Yet another interesting and illuminating interview by 3:AM's Richard Marshall. This time, Al Mele talks about free will, self-deception, neuroscience, experimental philosophy and a number of other themes. Check it out!
And also, in Does the S&M Robot Feel Guilty? Mark Phelan, Justin Sytsma and I, continue our earlier discussion (from this blog) on valence, function, and the folk dichotomy of phenomenal states. Justin has provided some new experimental data on this topic since then that people interested in this question will want to check out.
Comments are open Feb 17-March 2, so be sure to head on over to OC4 and join in!
Daniel Cohnitz asked me to pass along the following:
Videos of the 2010 "Gottlob Frege Lectures in Theoretical Philosophy", delivered by Stephen Stich (Rutgers) on "Experimental Philosophy and the Bankruptcy of 'The Great Tradition'" are now online. You'll find them on the Frege Lectures website
There is an interesting and illuminating talk posted on Big Think by our
own Al Mele. In addition to talking about free will and weakness of will, he also talks about experimental philosophy. So, you should drop by to check it out!
She discusses nearly every chapter in the collection by Knobe and Nichols, Experimental Philosophy, and ultimately argues that:
the results of the most methodologically sound and philosophically relevant studies discussed in this volume could have been obtained from the armchair, and thus that experimental philosophy may not present a serious challenge to the traditional methods of analytic philosophy. (p. 761)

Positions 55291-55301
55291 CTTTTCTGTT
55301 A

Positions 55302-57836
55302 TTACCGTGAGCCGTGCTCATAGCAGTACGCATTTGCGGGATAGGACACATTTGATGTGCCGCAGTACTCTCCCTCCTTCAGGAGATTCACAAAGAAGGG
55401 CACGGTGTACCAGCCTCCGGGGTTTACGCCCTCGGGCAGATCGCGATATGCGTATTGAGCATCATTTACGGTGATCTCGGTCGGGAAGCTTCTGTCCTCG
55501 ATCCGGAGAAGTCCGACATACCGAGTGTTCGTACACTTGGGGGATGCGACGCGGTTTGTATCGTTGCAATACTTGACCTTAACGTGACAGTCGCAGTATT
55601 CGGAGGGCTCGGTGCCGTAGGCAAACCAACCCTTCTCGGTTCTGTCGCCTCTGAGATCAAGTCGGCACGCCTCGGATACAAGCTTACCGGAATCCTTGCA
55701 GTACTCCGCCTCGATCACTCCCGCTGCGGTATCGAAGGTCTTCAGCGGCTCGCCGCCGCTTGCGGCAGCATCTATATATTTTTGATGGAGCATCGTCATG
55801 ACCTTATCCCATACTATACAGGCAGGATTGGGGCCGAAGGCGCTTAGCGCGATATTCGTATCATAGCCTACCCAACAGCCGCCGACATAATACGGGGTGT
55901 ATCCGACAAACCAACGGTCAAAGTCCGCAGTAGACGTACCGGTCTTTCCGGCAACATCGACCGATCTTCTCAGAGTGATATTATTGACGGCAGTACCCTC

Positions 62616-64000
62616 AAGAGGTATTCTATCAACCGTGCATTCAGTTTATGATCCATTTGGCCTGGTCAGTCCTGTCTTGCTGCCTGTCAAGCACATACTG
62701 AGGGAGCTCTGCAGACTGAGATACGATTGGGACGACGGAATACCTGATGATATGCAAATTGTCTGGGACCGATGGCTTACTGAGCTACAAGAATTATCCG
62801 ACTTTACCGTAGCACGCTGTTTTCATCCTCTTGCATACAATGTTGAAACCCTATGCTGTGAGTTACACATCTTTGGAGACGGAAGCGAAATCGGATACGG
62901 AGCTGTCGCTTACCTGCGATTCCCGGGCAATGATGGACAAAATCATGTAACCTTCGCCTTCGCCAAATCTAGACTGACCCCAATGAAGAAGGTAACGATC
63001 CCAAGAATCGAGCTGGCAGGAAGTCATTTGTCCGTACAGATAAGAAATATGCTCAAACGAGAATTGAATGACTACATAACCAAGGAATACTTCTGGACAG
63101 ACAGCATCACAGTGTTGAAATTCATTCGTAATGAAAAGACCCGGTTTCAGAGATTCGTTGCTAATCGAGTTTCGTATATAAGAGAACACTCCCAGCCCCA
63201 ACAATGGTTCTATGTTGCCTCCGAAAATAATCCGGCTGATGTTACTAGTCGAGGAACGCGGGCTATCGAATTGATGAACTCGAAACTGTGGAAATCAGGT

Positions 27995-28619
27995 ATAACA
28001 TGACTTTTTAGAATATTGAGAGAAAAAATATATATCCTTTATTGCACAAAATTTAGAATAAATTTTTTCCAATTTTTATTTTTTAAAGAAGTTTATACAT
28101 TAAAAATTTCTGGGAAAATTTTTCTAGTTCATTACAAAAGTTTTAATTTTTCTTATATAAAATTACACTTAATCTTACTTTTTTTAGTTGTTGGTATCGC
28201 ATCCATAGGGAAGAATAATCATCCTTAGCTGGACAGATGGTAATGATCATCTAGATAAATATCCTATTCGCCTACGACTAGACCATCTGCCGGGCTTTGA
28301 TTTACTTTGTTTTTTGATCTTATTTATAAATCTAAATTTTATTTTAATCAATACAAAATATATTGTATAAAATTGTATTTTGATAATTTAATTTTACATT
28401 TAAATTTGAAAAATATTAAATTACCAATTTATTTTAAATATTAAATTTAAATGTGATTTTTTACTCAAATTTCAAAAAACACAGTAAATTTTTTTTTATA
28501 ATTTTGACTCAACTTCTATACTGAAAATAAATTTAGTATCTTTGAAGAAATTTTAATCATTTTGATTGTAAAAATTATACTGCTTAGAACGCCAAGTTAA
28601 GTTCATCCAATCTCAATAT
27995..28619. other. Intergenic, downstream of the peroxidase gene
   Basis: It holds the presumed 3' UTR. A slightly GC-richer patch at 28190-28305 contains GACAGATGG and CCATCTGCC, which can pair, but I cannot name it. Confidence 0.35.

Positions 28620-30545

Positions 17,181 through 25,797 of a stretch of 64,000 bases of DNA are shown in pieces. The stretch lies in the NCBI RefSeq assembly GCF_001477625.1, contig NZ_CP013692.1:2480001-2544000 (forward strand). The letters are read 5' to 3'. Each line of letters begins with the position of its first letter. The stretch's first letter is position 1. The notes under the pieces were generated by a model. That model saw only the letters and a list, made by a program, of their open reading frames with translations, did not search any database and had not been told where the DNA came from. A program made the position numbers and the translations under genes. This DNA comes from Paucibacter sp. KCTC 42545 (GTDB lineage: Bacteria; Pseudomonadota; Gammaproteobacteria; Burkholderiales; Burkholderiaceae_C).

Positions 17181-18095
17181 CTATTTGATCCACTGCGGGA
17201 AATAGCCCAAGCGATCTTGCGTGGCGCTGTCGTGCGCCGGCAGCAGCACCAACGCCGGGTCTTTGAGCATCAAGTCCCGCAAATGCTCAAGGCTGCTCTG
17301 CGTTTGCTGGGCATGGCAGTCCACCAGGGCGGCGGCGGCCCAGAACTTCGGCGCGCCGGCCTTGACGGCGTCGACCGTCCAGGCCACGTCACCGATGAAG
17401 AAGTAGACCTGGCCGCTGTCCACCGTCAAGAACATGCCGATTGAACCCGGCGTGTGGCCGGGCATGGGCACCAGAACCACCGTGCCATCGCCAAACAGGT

However, I think this statement of her conclusion is a bit misleading. Sometimes she does, as this quote indicates, simply want to reject the revisionist claim that x-phi should replace the armchair entirely (or pretty much entirely). But at other times she seems to be targeting the more modest claim that x-phi is a more promising methodology for some projects in philosophy. For example, she says "it seems that traditional analytic methods may well suffice for identifying the judgements that provide the right sorts of data for philosophical theories" (p. 767). Here she's not just saying x-phi doesn't undermine the armchair entirely; she's suggesting the armchair is as good as x-phi at gathering the relevant information about our concepts and so on.
Anywho, I thought readers of this blog might like to take a look at her piece if they haven't already.
Thanks to all the folks who sent me a link to Frank Jackson's recent NDPR review of the recent Experimental Philosophy anthology that was edited by Knobe and Nichols (a link to this volume can be found in the sidebar to the left). A quick google search also turned up this video of a recent talk by Jackson at Swarthmore entitled "Conceptual Analysis and Experimental Philosophy." I suspect this is a version of the talk he gave at the ANU conference on X-phi back in 2007.